Monday, April 4, 2011

Today...while the sun still shines...

"Like as the waves make towards the pebbl'd shore, so do our minutes, hasten to their end." - Shakespeare 

In November 2010, when I last wrote, I had the year of 2011 completely mapped out. It would be my year to make the changes I'm so eager to make, not resolutions, but goals. I had so many pretty plans and dreams: marathon training, adventures with Will, expand and exercise my talents and hobbies, be a better, more kind Michelle, begin my education, look for ways to serve others, enjoy the world around me and then change it for the better, be an improved wife and friend. The list goes on. Well, as it often happens in life, circumstances deviated the start of my awesome year of change and growth from my carefully laid plans. 

On Monday, January 17, 2011, I went in to a Neurologist to be tested for Multiple Sclerosis, due to losing motor function in my right leg and symptoms. I was terrified, of course; I didn't really know what to expect. All I knew, was that I've had patients with M.S., and I was sick at the thought of having it. I began my routine, 35 minute MRI, and soon, I knew something was really wrong. 35 minutes turned into 60, and 60 into a 120 minutes. When the process was finally over, the doctor, who had left for the day two hours earlier, came to speak with Will and I immediately. I remember having my darling husband at my side and trembling with the thought of what kind of news would warrant such a hurried reaction on his part, since it was supposed to take 2 to 3 days to get my results back and the techs had called the doctor back to work for my sake. He informed me that I had a moderately sized tumor inside my spinal cord that was pushing on my nerves, and that it would have to be removed immediately. So, I was off to meet my neurosurgeon the next morning. It was a very surreal feeling, knowing this was really happening to me but feeling disconnected and detached from it all, like I was dreaming it.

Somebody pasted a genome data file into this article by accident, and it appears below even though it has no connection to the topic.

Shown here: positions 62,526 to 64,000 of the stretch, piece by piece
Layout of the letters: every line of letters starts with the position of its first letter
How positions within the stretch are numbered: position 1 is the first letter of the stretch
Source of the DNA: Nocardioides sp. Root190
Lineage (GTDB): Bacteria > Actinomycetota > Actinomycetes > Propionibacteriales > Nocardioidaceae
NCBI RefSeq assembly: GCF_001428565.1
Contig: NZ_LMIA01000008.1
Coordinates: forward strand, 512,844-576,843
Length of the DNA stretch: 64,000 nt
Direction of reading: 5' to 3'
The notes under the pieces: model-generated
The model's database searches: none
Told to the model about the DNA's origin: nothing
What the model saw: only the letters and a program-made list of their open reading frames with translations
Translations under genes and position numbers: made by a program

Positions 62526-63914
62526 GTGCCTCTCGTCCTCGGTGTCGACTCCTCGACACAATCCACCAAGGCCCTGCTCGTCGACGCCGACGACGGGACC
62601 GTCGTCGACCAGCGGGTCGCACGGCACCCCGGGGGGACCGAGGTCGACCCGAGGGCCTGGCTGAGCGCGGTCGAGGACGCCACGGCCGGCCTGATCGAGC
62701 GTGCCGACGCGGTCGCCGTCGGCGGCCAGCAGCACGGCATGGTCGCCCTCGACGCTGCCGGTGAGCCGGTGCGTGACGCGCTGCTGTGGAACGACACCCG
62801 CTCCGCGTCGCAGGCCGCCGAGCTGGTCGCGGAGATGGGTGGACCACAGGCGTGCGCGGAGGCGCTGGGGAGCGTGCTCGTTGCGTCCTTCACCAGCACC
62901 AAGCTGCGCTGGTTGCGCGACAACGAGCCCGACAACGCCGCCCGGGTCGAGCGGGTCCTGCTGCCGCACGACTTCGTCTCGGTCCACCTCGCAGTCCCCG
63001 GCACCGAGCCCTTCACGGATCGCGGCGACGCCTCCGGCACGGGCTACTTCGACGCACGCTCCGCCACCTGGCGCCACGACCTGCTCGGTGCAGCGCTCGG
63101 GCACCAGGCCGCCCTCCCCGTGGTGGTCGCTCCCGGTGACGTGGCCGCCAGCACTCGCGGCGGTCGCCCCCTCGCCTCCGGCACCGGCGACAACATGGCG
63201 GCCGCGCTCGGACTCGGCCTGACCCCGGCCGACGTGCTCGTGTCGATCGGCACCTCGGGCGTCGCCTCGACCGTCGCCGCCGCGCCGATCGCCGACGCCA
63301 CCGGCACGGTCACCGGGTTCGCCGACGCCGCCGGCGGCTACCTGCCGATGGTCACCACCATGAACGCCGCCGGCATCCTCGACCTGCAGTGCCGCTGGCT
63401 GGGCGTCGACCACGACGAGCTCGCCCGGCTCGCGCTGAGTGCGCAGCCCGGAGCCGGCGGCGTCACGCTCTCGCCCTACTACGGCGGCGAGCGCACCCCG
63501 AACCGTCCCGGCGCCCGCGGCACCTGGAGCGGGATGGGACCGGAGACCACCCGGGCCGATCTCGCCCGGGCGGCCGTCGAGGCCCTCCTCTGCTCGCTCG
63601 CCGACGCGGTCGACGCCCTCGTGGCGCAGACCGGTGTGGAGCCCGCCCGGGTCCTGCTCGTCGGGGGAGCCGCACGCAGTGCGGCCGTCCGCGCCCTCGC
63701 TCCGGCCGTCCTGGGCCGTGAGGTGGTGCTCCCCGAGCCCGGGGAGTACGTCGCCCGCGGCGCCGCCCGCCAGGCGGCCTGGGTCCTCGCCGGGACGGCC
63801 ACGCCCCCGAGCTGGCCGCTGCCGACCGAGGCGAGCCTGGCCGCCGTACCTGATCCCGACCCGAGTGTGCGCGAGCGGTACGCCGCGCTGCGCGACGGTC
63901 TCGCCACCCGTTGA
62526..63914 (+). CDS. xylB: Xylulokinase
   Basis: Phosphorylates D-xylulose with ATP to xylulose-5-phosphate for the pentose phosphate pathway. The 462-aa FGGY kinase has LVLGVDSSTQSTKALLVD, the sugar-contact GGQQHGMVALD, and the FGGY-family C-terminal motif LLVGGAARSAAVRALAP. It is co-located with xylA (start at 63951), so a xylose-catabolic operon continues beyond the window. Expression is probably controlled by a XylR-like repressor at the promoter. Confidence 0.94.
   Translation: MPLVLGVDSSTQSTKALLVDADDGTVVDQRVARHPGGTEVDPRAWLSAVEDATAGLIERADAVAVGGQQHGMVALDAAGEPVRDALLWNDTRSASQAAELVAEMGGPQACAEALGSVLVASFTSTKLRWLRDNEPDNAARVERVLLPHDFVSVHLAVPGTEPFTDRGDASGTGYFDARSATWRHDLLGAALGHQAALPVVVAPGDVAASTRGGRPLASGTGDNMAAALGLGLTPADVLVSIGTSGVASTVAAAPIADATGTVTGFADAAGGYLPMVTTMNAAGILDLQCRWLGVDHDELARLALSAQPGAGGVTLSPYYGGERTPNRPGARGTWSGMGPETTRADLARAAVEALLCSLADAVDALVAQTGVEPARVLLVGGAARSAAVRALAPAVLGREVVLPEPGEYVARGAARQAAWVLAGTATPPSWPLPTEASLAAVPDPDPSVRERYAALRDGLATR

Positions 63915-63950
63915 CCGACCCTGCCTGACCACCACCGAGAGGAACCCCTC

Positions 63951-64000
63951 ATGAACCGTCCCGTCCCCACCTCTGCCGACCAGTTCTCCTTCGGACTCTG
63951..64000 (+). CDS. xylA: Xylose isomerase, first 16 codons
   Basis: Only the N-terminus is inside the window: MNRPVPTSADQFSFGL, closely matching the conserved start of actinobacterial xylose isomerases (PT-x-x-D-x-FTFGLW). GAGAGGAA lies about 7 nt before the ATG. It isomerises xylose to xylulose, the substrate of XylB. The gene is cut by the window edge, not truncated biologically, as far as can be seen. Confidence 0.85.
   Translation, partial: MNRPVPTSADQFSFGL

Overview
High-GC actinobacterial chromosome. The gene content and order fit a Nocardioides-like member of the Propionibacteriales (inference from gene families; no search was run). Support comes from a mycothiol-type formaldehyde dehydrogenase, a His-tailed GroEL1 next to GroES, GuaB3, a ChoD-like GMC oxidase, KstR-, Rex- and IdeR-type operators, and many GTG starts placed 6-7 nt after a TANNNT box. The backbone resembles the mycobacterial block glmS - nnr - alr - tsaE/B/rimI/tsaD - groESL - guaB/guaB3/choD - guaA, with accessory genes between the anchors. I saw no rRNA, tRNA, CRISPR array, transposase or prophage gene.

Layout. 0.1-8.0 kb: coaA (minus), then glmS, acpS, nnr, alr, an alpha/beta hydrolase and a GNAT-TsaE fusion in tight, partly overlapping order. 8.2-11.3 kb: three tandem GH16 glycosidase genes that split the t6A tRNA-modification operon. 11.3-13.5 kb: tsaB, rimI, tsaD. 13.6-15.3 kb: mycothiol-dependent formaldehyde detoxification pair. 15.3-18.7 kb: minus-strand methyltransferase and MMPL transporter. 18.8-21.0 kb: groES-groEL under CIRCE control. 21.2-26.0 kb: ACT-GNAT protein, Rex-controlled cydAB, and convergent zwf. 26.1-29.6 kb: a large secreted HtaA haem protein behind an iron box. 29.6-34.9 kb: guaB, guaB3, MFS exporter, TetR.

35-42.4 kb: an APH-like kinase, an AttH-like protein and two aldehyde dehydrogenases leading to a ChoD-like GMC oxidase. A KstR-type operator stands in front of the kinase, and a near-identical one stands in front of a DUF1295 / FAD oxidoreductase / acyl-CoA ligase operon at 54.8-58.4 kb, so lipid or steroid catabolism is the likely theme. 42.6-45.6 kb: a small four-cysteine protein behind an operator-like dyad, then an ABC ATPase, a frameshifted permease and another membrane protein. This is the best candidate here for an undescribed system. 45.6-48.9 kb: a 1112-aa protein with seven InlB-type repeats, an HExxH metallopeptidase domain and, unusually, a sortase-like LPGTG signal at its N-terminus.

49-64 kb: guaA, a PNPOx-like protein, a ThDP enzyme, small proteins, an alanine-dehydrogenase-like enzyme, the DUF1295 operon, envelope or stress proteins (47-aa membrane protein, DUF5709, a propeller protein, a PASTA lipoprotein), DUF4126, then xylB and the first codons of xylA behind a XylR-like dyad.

Tuesday morning, my surgeon, who is an amazing man and phenomenal doctor, went over all the scenarios, risks and hopes of my surgery with me. I could wait a week at most to give my parents time to make it to Salt Lake to be with me. The surgery itself would be 6 hours long and high risk with an equally high chance of "complications", which most commonly includes paralysis, blood clots, and heart, lung or brain problems. The plan was to remove two of my vertebrae to get to my spinal cord, go in and remove the tumor, or as much as possible, and finally, sew the cord and then screw the vertebrae back in place followed by a leak proof stitch along my back. There was a chance that the vertebrae wouldn't be able to be re-attached, and there was also a chance that only 95% of the tumor could be removed if it was tangled with my nerves. After my appointment with him, I spent the next 10 hours going through many pre-operation tests and exams. Everything was set, and all I had left to do was wait.